Governor Andrew Cuomo is planning to revive a 1980 medical-marijuana law to allow some New York hospitals to make use of the drug for patients with cancer, glaucoma and other illnesses.
Cuomo, a Democrat, is expected to make the announcement in his Jan. 8 State of the State address, a person familiar with the speech said. The governor plans to use his executive authority to bypass the legislature where medical marijuana bills passed by the assembly have died in the Republican-controlled Senate.
New York, the third-most-populous state, would join 20 states from California to Massachusetts that allow medical marijuana use, bucking federal law, which still classifies pot as an illegal substance. Cuomo’s decision would fall short of legalizing marijuana entirely, as in Colorado and Washington. Until now, Cuomo has opposed medical marijuana.
“This is a huge turning point,” said Gabriel Sayegh, New York State Director of the Drug Policy Alliance, who was briefed by the Cuomo administration on the plan yesterday. “One of the most powerful and prominent governors in the country not only changed his mind, but has also said he’s not going to wait around for the Senate to act.”
Cuomo, who is 56 and is considered a potential presidential contender, is up for re-election this year. Medical marijuana has the support of 82 percent of New York voters, according to a May poll by Siena College in Loudonville, New York.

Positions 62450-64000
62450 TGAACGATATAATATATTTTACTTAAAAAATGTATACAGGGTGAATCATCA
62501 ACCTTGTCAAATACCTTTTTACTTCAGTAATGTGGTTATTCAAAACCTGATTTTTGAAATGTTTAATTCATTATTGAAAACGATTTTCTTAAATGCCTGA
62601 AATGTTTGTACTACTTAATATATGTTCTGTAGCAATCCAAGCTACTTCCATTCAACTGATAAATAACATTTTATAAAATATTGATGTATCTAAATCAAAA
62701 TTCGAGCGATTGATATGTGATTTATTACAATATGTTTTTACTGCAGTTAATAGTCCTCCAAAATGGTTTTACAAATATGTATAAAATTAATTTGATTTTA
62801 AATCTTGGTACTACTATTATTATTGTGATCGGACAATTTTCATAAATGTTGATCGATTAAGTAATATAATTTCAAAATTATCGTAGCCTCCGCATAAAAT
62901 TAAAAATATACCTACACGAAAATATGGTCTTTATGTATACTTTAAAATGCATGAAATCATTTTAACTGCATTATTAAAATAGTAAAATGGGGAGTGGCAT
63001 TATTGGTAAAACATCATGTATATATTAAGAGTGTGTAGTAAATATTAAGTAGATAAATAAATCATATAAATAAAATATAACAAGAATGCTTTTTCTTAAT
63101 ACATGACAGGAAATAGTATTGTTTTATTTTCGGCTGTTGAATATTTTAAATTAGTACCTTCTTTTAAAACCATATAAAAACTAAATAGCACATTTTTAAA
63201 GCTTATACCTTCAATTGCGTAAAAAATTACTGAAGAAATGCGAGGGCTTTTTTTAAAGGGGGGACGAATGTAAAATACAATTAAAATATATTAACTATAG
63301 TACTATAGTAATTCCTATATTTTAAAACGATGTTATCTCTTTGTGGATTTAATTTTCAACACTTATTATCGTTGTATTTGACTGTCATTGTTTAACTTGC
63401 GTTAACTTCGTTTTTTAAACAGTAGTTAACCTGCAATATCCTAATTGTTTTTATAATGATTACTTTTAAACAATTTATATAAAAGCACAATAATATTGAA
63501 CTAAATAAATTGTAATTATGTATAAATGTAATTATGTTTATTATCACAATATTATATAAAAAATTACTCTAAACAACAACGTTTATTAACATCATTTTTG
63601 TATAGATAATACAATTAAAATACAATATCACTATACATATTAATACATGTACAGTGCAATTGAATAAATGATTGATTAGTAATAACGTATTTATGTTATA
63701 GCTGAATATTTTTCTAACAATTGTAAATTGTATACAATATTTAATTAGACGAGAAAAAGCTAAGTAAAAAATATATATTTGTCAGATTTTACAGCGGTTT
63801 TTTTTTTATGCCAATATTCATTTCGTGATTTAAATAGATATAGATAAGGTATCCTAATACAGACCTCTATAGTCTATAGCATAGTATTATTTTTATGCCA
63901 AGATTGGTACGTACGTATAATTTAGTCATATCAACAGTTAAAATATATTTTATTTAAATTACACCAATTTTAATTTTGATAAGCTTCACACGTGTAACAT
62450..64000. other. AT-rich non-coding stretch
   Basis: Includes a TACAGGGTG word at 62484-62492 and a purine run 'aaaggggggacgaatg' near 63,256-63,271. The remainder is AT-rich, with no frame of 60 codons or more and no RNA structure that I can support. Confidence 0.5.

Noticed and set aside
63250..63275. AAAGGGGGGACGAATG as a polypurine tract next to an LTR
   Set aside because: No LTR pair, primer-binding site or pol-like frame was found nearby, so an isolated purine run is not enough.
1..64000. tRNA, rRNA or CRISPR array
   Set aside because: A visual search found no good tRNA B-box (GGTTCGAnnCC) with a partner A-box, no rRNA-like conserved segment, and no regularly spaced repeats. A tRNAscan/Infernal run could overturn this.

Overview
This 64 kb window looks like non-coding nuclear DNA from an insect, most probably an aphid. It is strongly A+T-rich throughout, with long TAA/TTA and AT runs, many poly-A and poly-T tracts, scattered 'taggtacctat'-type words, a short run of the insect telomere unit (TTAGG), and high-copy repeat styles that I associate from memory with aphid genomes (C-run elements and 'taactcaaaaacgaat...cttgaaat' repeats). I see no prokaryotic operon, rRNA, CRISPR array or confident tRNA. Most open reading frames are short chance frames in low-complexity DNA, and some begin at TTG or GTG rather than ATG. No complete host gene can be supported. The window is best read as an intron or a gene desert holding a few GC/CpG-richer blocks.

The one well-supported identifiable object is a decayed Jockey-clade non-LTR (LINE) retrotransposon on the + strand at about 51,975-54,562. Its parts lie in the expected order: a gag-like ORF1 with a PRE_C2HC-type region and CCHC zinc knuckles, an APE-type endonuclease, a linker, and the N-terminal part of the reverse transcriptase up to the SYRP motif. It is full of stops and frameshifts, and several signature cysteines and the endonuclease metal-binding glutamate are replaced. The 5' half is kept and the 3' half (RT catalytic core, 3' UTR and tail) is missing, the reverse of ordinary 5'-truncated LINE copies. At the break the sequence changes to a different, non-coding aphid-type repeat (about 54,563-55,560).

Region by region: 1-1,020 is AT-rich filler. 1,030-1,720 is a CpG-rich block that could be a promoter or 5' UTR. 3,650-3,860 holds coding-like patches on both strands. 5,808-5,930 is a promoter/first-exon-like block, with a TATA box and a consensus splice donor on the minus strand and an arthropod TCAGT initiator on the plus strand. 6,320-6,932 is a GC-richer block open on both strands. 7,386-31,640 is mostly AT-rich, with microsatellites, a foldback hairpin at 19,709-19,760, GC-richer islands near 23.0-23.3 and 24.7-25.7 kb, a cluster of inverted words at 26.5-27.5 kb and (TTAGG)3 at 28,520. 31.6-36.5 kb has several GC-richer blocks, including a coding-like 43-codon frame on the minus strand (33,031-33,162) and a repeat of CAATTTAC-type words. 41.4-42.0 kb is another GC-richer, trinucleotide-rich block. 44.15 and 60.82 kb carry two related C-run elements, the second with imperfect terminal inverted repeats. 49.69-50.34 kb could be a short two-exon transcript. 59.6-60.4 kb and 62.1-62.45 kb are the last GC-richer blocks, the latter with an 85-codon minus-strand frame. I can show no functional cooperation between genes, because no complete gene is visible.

In his State of the State address last year, Cuomo backed a plan to decriminalize possession of up to 15 grams of marijuana, part of a push by Democrats to reduce the number of drug arrests in New York City. More than 50,000 people were arrested with 25 grams or less of marijuana in 2011, about 94 percent of them in New York City. Of those, 82 percent were black or Hispanic, the governor has said.
The 1980 law that the New York Times first reported Cuomo would revive is named for Antonio Olivieri, a New York City Council member and assemblyman, who had a brain tumor and advocated marijuana use to overcome the side effects of chemotherapy.
The law allows the state Health Department to distribute marijuana to hospitals. It passed out more than 800 joints to 45 patients, according to a September 1982 legislative report.
The program, approved by the U.S. Food and Drug Administration in July 1981, used pot from the National Institute on Drug Abuse, a federal agency that studies drug addiction, according to the report. It also allowed the state to use marijuana seized by police.
The federal government no longer distributes pot to states, and drugs seized by police are unreliable in quality, said Sayegh, whose Washington-based group lobbies for loosening drug laws in the U.S. The Cuomo administration officials told Sayegh that they’ll push for legislation to develop a program that reaches beyond the distribution network in the Olivieri law, which relies on hospitals, he said. The votes to pass the law in the Senate are there, Sayegh said.
“The Senate has said it wouldn’t consider a medical marijuana law because the governor wouldn’t sign it, well now he will,” he said. “In the meantime, the state will use this law and help provide relief to those that it can.”
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